Reno Air Races…to Church! | The Weekly Source
YesI never know how the mind of a 94-year-old naturalist/writer will work at 11 a.m. Sunday morning in church.
There I was sitting on the bench, listening to a beautiful newly married young woman talk about her conversion, when suddenly I saw a 1936 GB R-1 racing plane bobbing in the air in front of me, tight in the hand of a little boy.
What a magical moment it was! In a split second, I could hear the roar of the big 800 hp radial engine again as this beautiful plane passed overhead, and I was back at the Reno Championship Air races, lying flat belly in mugwort.
I had met GB pilot Delmar Benjamin about 10 minutes earlier and asked him for a low pass in the runway so I could get an eye-catching photo of his race plane to use in a story I was writing for the newspaper at home. I had no idea he would be so useful, or get himself into so much hot water doing it.
It just so happened that Old Man Murphy of “Murphy’s Law” was standing between me and two guys from the Federal Aviation Administration when we heard the GB coming. I got the shot I was looking for, but when we all got up and got out of the mugwort and back on our feet, Murphy’s Law kicked in, which states, “If anything can go wrong, it will go”.
These two FAA guys didn’t feel good about having a face full of Nevada desert sand and gave poor Delmar a big penalty for doing what he did…even though I thought his low pass was quite normal and wonderful; after all, we were standing on the race course.
Anyway, I got into aviation and started flying in 1940 when air racing was all the rage. Charles Lindbergh’s great adventure was still relevant, and in the world of air racing were the Granville brothers who designed and built the GB R-1 Racer, then flown by Jimmy Doolittle and Eddie Rickenbacker of First World fame. World War.
A champion racing driver named Col. Roscoe Turner came into my life when he hooked up with a growing oil company. Turner was a real showman and placed a baby lion in the cockpit of his Turner Racer, made sure the press knew about it, and rode from airport to airport with his cub, Gilmore, in his lap. Which put him in my personal hero status, where he still is today.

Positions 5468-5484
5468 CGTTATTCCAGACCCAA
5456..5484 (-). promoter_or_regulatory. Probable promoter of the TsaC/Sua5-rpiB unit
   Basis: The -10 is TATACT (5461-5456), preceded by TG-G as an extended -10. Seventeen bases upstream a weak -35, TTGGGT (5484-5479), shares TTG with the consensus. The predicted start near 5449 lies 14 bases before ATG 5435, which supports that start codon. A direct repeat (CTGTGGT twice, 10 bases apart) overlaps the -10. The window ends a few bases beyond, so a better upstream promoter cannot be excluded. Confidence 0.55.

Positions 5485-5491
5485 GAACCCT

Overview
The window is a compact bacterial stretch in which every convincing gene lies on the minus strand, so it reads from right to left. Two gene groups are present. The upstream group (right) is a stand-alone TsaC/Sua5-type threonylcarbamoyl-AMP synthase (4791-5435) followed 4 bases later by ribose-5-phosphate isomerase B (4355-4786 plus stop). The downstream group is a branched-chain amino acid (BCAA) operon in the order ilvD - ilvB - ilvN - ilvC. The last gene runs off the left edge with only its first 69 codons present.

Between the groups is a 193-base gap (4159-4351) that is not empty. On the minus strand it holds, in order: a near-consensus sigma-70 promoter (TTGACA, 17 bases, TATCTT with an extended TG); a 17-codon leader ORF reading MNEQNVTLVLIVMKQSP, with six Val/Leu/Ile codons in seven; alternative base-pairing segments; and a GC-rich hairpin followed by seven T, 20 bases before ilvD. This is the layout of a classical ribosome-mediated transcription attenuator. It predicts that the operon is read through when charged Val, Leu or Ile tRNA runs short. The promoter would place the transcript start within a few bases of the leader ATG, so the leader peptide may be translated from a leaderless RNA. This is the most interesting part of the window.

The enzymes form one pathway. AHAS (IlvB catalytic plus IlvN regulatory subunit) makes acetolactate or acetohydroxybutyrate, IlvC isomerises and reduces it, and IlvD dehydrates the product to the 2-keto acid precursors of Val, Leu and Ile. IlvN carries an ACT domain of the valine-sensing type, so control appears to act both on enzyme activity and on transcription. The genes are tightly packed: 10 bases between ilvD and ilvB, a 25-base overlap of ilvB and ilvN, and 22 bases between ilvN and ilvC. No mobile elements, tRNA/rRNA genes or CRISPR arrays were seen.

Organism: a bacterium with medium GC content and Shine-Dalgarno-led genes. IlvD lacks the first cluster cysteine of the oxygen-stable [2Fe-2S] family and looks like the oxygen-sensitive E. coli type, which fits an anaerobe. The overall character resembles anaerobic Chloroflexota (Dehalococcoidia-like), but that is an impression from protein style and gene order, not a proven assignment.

Due to my great interest in air racing, it was no surprise to anyone that I could be found at the Reno Air Races on Fridays, Saturdays and Sundays in early September, shortly after arriving in Bend on my beautiful Harley-Davidson in 1952. When this GB replica came by, I was over the moon!
The original GB Racer was built by the Granville brothers – Zantford, Thomas, Robert, Mark and Edward – in 1932 in Springfield, Massachusetts. They continued to play with the original design until it turned into the R-1, which won numerous races and awards.
Before the Runner, they had designed and built three biplanes which they named the Sportsters. The GB R-1, however, was designed by Zantford, who had the nickname Granny and was no stranger to aircraft as he ran an aircraft repair business at the old Springfield airport.
The GB R-1 racer won the 1932 Thompson Trophy race, piloted by famed WWI ace Jimmy Doolittle (who was also the leader of the Doolittle Raiders who bombed Tokyo, Japan during WWII World War.)
Doolittle also set a new landplane speed record of 296 mph in the Shell Speed Dash of 1932. (The distinction of a landplane speed record was notable because at that time the racing seaplanes often outpaced landplanes, such as the then current speed record holder, a British-built Supermarine S.6B which averaged 407.5 mph in September 1931).
The Springfield Union newspaper for September 6, 1932, quoted Dolittle as saying, “This is the loveliest ship I have ever sailed. It’s perfect in every way, and the engine is as good as it was a week ago. a beat and still contains a lot of stuff. I think this proves that the Granville Brothers in Springfield (MA) build the best speed ships in America today.
And that was one of the main reasons the last man to fly the GB R-1 replica, Delmar Benjamin, could use it to put on one of the most brilliant performances at the Reno Air Show and the races of championship, before retiring this beautiful aircraft in 2002 to where it now rests safely at the Fantasy of Flight Museum in Florida.
Maybe young Cal Walker will one day pilot his airship to the Moon or beyond.